Tech Tip – vscsiStats

Your storage environment is one of the most critical resources in your vSphere environment… no doubt about it. Getting the storage setup properly to ensure proper performance is key to long term viability of the environment. Otherwise, it is entirely plausible that a misbehaving virtual machine can severely degrade the performance of every other virtual machine it is sharing storage with.

What, then, do you do when the performance of your virtual machines takes a dive? Where do you look?

VMware provides some really useful tools for looking into the storage environment. Most are familiar with using the vSphere Client "Performance Tab". Many are familiar with using ESXTOP (or rESXTOP for the remote tools users). However, one utility that sneaks under the radar is: vscsistats

This nifty little utility is able to start analyzing your storage usage at the ESX VM disk level. So, NFS, FC, iSCSI, and local datastores will appear with the same statistics regardless of the protocol/connection to the VMDKs.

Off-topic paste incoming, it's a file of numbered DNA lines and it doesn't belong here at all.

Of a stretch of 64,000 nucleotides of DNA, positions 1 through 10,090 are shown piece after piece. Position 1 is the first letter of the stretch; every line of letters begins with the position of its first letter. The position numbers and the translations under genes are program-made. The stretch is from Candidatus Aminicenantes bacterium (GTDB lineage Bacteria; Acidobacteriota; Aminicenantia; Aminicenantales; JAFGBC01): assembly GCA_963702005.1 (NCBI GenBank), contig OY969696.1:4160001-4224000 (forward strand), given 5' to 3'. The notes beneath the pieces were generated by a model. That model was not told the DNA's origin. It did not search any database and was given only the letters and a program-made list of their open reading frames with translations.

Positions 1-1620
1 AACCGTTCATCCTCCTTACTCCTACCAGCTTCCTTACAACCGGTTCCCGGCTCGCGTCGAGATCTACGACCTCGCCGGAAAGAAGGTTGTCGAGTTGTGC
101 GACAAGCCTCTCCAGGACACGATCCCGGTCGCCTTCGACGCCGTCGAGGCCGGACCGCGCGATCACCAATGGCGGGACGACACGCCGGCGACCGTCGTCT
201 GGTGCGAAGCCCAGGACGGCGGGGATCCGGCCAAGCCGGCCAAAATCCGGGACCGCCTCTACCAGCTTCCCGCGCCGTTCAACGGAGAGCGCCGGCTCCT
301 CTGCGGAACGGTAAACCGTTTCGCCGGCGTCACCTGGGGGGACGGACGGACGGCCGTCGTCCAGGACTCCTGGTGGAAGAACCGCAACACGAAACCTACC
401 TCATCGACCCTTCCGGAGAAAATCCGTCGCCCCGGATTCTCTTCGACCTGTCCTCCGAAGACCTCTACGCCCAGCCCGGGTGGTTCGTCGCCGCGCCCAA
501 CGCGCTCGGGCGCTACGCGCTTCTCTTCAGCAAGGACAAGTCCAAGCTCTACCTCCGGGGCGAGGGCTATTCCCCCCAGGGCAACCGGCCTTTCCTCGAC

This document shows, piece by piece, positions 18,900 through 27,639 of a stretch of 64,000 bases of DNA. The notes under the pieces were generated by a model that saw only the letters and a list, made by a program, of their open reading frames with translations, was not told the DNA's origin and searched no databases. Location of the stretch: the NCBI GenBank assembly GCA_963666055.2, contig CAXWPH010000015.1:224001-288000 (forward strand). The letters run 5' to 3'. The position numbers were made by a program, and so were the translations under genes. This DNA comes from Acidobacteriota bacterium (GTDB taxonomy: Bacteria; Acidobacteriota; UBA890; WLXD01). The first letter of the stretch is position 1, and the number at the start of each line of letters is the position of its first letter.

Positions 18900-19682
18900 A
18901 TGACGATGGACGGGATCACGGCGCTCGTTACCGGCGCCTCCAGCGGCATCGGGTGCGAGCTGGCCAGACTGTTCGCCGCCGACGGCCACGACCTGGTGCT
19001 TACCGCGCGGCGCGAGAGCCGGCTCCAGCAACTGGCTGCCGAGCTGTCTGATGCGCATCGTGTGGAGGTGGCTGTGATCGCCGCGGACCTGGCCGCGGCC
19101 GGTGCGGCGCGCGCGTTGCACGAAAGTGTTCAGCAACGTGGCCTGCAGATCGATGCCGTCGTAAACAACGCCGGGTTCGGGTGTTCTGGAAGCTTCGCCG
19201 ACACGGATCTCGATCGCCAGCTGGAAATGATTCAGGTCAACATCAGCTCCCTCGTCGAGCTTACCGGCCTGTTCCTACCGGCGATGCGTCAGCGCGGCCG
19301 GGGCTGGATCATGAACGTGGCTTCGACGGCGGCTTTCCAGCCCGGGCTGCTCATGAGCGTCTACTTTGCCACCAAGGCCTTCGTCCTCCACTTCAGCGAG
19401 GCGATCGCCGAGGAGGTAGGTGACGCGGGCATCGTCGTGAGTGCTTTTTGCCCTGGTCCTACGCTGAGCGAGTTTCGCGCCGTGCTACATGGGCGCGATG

There is a caveat, though… This requires ESX (3.5 – 4.1) or ESXi (4.1) as you need to log into a remote session on the server. People have found ways to get vscsistats running on ESXi 4.0, but that is something you can research on your own.

1) SSH into the ESX host and switch to the ‘root’ user
2) cd /usr/lib/vmware/bin
3) List the VMs running on your ESX host: ./vscsistats -l
– Make note of the "worldGroupID" of the VM you are interested in
4) Start gathering statistics for that VM: ./vscsistats -w your_world_group_id -s
5) Wait for a period of time for the statistics to be gathered. The longer you wait, the more telling the statistics will be. vscsistats stops itself around 30 minutes.
6) Check out the statistics. In this example, we will look at the latency for read operations, write operations, and overall operations: ./vscsistats -w your_world_group_id –p latency
7) Other operations exist (all, ioLength, seekDistance, outstandingIOs, interarrival). Play around with them at your leisure.
8) When you have finished, stop the statistics gathering: ./vscsistats -x -w

Check out the example below:

vscsiStats Output

In the histogram above, we see that the majority of the operations (both read and write combined) are around 1ms (or 1000us). However, we have some stragglers around 15-30ms. All in all, it is not too bad. I would hate to see more in the 100+ms range. That would end up being a very telling sign that you have some I/O problems to address.

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